and the specific ones like higher-order, representational, cognitive, neural
and quantum theories, need to be put in perspective to understand where we
stand in our grasp of this complex topic. Qualia, introspection [including
the works of the champions of the introspective method as seen in the work
of Wilhelm Wundt, Hermann von Helmholtz, William James and Alfred
Titchener] and self-knowledge, as aspects of consciousness also need
detailed analysis. Creature consciousness and state consciousness, as also
the ‘state of
needs close study too. Work in scientific psychology, especially Behaviorism
(Watson 1924, Skinner 1953), Gestalt psychology (Köhler 1929, Köffka 1935)
and, more recently, cognitive psychology with emphasis on modeling internal
mental processes and information processing (Neisser 1965, Gardiner 1985)
needs critical appraisal. A major resurgence of scientific and philosophical
research into the nature and basis of consciousness in the 1980s and 90s
with the works of Baars 1988; Dennett 1991; Penrose 1989, 1994; Crick 1994;
Lycan 1987, 1996; Chalmers 1996, needs to be critiqued too. Also noteworthy
is the emergence of Specialty journals devoted to the study of consciousness
(The Journal of Consciousness Studies, Consciousness and Cognition,
Psyche), as also professional societies (Association for the Scientific
Study of Consciousness - ASSC). These exciting developments need to be noted
in this seminar.
The brain is a complex organ, the structural correlate of the mind,
center and head of the central nervous and neuro-endocrine systems, whose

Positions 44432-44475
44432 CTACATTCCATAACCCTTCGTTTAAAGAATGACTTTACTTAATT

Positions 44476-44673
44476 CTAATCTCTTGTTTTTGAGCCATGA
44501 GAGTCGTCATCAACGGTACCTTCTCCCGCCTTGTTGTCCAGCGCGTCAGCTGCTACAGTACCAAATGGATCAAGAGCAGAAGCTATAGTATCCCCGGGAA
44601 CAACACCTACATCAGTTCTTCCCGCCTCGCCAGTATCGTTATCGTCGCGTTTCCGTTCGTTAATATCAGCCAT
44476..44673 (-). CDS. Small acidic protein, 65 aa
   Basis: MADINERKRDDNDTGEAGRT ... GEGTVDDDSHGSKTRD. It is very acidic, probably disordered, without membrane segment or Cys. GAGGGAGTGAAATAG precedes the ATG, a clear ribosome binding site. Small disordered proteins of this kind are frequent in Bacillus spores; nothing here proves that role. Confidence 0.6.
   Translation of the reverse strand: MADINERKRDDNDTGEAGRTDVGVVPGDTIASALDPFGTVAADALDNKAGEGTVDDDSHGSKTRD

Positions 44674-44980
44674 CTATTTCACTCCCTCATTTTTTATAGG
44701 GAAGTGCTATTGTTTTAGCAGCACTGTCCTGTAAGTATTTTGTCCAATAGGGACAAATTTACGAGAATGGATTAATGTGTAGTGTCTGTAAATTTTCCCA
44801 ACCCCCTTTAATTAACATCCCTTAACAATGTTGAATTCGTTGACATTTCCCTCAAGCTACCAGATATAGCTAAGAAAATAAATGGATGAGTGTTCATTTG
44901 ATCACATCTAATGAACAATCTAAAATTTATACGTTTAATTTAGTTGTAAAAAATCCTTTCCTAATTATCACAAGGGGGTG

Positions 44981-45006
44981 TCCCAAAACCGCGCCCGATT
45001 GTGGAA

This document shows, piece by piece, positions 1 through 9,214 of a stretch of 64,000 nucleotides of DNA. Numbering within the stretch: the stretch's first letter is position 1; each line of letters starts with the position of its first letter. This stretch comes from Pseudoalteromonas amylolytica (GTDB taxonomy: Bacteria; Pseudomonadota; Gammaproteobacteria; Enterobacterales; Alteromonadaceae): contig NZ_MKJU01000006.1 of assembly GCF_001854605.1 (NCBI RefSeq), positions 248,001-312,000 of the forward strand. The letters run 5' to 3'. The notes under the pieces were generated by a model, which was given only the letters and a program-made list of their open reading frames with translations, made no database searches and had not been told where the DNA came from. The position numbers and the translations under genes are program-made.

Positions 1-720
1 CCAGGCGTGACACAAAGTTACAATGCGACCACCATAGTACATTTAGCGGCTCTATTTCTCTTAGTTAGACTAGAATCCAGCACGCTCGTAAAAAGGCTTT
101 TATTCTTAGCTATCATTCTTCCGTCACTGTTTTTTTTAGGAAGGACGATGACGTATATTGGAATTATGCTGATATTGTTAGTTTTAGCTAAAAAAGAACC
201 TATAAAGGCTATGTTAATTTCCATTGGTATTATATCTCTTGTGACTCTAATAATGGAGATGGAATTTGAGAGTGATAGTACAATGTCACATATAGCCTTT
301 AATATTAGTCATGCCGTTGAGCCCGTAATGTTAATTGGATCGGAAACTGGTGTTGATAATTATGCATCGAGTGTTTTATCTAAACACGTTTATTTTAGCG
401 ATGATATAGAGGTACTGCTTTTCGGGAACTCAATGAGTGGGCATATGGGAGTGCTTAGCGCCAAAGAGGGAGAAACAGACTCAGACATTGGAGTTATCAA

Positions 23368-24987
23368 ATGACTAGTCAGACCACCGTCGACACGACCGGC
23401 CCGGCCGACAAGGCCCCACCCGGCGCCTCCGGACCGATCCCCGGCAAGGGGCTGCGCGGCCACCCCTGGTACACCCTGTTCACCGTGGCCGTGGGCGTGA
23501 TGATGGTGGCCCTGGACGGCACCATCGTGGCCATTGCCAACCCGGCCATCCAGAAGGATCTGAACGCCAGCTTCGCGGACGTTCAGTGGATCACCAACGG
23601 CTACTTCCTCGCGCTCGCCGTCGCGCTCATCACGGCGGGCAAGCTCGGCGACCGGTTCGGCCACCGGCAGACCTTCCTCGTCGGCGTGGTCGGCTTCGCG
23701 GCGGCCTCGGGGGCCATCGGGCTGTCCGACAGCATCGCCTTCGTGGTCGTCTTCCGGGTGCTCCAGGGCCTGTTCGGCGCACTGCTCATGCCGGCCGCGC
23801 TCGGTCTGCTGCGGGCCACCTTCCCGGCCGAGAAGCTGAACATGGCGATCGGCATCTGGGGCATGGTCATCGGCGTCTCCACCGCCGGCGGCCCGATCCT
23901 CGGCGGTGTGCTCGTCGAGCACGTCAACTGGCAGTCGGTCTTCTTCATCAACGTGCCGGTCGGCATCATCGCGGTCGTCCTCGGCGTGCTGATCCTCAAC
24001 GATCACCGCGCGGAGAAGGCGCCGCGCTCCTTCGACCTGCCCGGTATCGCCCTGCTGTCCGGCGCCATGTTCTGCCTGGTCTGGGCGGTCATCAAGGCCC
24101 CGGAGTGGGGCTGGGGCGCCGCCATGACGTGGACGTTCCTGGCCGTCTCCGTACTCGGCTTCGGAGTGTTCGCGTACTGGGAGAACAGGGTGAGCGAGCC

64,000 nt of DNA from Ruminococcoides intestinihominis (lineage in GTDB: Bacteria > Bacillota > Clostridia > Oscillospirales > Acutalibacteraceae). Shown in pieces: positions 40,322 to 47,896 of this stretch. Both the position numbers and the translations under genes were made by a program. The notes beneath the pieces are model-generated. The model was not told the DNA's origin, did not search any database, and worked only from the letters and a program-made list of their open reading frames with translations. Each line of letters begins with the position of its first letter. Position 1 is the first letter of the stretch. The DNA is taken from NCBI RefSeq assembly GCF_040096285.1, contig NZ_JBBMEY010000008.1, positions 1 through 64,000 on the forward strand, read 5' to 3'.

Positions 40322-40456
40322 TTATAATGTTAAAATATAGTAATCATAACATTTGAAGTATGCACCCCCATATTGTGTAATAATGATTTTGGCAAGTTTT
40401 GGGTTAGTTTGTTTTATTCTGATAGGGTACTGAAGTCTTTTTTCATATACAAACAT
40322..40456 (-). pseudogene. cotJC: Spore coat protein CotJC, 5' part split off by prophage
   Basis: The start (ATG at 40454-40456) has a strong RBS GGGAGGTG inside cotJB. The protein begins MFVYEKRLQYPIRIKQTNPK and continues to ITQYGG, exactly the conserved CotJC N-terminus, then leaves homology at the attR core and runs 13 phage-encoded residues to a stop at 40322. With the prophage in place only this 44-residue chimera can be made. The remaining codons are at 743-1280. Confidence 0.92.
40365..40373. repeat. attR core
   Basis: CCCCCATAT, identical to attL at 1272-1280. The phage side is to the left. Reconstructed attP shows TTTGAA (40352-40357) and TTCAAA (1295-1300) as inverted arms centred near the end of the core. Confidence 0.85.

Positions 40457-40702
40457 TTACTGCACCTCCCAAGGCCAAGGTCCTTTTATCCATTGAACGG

various areas are yielding fascinating, though rather tardy, information to
science and biology. Areas like the cerebrum, which controls higher
functions like thought, language, moral and social conduct, creativity,
spirituality etc, need as much study as the limbic system connected with
emotions and sexuality, and the neuro-endocrine system which controls an
response to stress, emotions, thoughts and feelings. As also various
pathological conditions that result from toxic, metabolic, infectious,
degenerative and congenital/traumatic conditions of brain pathology, not to
forget the great number of neuropsychiatric conditions with hitherto
ill-defined aetiology that are the great areas of interest and activity in
clinical and research psychiatry/neurology.
The emerging vast body of evidential findings from the
various neurosciences, including classical psychiatry/neurology,
neurobiology, neuropsychology and neurophysiology needs a thorough
presentation and a close look if present and future philosophic theorising